Here They Grow! - Hamilton City Magazine Skip to main content
Celebrating all things Hamilton / Welcome Message
Judy Marsales
Food + Drink

Here They Grow!

Three Hamilton food hotspots are cooking up an expansion … with a side of nostalgia.

Scientific studies have shown the aroma and taste of certain foods have the power to trigger memories and, in some cases, to recollect the best moments of your life. Fortunately, Hamilton is home to a number of mini culinary empires that are known for transporting patrons back in time. From drool-worthy doughnuts that sell out in mere minutes, to a kitschy-cool ’80s-inspired diner specializing in comfort-food classics, to a pizza-bread hybrid with a near-cult following, the three Hamilton hotspots profiled here serve good eats alongside a generous helping of nostalgia. And with plans to expand their operations to better serve customers, they’re also cooking up something new to continue taking us to our happy places, while satiating the city’s growing appetite for good food. 

Grandad’s Donuts 

 574 James St. N.
grandads.ca

Grandad's Donuts will close for a couple of months in the new year for renovations to allow increased production of its vintage-style, scratch-made doughnuts. Photos: Submitted

Make some freezer space! Grandad’s Donuts, one of the city’s most popular spots for dunkable delicacies, will be closing temporarily in January for a much-anticipated renovation. As a public service announcement, die-hard doughnut fans are being advised to stock up on their favourite Grandad’s flavours, as they may want to freeze them to enjoy over the duration of construction – which is expected to take up to two months to complete.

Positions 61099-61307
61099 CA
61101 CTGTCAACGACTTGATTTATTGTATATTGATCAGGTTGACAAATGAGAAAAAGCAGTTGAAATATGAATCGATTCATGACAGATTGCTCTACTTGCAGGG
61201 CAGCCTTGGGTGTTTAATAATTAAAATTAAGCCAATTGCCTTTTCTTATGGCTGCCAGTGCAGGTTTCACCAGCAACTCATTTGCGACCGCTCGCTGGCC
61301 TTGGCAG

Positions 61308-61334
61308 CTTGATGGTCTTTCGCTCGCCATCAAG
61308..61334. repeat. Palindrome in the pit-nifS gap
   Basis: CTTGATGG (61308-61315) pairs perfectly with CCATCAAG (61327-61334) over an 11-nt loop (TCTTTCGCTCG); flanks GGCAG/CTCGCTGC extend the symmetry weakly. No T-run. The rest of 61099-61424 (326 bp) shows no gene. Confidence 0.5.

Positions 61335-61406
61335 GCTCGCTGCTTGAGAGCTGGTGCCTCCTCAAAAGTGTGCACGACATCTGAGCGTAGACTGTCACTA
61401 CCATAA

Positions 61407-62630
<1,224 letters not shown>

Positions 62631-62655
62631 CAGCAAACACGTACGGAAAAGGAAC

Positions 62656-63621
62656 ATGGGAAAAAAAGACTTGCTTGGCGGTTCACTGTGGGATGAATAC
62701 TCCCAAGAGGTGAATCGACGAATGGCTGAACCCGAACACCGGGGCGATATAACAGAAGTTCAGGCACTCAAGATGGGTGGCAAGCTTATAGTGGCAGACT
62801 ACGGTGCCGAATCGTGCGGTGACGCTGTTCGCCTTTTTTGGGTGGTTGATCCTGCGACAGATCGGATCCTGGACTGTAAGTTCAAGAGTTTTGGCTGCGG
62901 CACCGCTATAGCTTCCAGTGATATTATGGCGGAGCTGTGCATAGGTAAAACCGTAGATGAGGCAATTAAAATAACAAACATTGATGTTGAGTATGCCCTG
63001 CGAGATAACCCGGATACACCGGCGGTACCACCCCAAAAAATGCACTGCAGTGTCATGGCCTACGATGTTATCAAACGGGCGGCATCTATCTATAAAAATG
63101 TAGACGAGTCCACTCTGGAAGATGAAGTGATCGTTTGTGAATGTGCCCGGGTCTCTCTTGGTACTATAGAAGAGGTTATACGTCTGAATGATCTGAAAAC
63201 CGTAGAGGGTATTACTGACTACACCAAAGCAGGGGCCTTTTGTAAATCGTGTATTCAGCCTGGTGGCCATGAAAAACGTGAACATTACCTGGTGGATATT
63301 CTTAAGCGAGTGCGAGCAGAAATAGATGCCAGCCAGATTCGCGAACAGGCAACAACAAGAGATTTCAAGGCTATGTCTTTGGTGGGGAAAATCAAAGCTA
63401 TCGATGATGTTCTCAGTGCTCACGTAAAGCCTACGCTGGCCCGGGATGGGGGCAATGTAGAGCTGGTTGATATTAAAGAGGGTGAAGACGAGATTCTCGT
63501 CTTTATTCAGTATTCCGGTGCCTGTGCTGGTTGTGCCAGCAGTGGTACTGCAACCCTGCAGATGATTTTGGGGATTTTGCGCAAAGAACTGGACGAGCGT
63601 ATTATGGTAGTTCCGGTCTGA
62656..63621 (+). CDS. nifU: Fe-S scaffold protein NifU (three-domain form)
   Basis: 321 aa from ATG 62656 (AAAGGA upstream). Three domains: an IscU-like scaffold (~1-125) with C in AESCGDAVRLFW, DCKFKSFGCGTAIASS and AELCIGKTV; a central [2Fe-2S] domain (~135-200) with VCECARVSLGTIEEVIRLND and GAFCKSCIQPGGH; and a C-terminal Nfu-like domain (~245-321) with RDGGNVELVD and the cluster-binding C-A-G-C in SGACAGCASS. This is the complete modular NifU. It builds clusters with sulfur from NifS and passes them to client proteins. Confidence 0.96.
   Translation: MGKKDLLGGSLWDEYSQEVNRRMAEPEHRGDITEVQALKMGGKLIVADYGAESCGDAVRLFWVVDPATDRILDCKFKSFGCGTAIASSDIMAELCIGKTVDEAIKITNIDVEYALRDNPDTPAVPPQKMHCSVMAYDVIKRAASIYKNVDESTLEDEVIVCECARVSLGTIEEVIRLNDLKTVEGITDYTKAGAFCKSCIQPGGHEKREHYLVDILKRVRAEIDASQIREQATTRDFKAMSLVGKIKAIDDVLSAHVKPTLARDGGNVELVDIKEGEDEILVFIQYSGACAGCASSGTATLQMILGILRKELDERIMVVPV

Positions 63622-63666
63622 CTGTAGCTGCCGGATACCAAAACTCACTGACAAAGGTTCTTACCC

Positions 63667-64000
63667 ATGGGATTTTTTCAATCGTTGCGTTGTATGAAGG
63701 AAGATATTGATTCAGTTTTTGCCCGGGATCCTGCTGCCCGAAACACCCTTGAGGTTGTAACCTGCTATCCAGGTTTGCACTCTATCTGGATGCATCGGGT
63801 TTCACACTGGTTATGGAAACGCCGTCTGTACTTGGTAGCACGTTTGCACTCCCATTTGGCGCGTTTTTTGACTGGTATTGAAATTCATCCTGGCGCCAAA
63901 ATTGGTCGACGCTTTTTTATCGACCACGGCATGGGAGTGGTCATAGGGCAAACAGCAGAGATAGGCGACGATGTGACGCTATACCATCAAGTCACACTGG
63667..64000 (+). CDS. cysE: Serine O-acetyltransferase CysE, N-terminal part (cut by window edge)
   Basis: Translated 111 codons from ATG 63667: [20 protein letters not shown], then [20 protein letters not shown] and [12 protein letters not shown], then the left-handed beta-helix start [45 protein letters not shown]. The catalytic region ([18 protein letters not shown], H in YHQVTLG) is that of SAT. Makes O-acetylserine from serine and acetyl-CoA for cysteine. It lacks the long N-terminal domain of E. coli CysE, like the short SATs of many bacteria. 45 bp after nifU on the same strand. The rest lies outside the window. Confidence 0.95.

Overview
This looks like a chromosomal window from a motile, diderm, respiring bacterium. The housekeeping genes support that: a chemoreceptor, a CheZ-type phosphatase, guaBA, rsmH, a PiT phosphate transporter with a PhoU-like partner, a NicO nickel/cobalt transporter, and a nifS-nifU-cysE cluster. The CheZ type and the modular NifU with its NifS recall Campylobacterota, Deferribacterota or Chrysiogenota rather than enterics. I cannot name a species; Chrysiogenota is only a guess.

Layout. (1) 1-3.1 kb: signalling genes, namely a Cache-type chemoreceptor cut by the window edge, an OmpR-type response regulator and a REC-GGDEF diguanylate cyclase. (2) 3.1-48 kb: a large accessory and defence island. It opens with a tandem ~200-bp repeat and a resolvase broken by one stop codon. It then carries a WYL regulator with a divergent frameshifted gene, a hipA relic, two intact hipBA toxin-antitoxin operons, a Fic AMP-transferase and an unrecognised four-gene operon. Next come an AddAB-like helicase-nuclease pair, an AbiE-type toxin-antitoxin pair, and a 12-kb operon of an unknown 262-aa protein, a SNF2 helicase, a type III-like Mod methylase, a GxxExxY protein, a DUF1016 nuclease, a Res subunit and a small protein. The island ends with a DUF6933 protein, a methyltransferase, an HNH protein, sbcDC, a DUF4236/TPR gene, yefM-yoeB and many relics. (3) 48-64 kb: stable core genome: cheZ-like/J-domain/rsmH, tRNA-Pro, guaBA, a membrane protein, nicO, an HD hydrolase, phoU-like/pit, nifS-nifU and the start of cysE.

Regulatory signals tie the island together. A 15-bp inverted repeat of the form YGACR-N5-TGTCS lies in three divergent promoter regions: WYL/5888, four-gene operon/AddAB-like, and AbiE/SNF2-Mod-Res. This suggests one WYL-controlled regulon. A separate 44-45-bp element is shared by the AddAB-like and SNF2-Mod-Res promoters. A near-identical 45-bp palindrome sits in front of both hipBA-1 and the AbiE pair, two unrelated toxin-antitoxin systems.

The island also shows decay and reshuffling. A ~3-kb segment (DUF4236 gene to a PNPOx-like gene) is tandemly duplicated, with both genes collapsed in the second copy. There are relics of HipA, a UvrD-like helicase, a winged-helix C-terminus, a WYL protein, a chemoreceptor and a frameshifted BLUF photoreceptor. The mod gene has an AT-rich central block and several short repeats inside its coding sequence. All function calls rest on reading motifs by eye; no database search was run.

The good news is, upon reopening, the revitalized James Street North shop will be equipped to produce even more of its vintage-style, scratch-made doughnuts that are baked fresh daily, and typically sell out as early as noon. The icing on the doughnut? With plans to double the size of the shop’s kitchen and display case, and to install an express window for take-out orders, customers can soon expect shorter lineups and greater selection of the high-in-demand doughnuts – whether glazed, dipped, jam- or cream-filled.

For nearly 20 years, Grandad’s Donuts has been a family-owned fixture in the city for quality-focused sweet treats that bring back bygone times with just one bite. Since then, the delectable doughnuts that are just like grandad used to make have been a key ingredient for sharing new memories among friends and families in Hamilton, and well beyond the city’s borders. 

Devout doughnut lovers from across Ontario have flocked to Grandad’s for the shop’s cake-like and yeasted doughnuts made using traditional techniques and recipes long forgotten by larger chains. Best of all, when you dine in at Grandad’s or take a dozen to go, you’re always treated to warm hospitality and the best of classic doughnut flavours, including Boston cream, honey dip, sugar twist, and more. 

Electric Diner

96 George St. & 28 James St. N.
electricdinerhamilton.com

 Electric Diner's new location on James Street North is bigger, brighter and features elevated fare.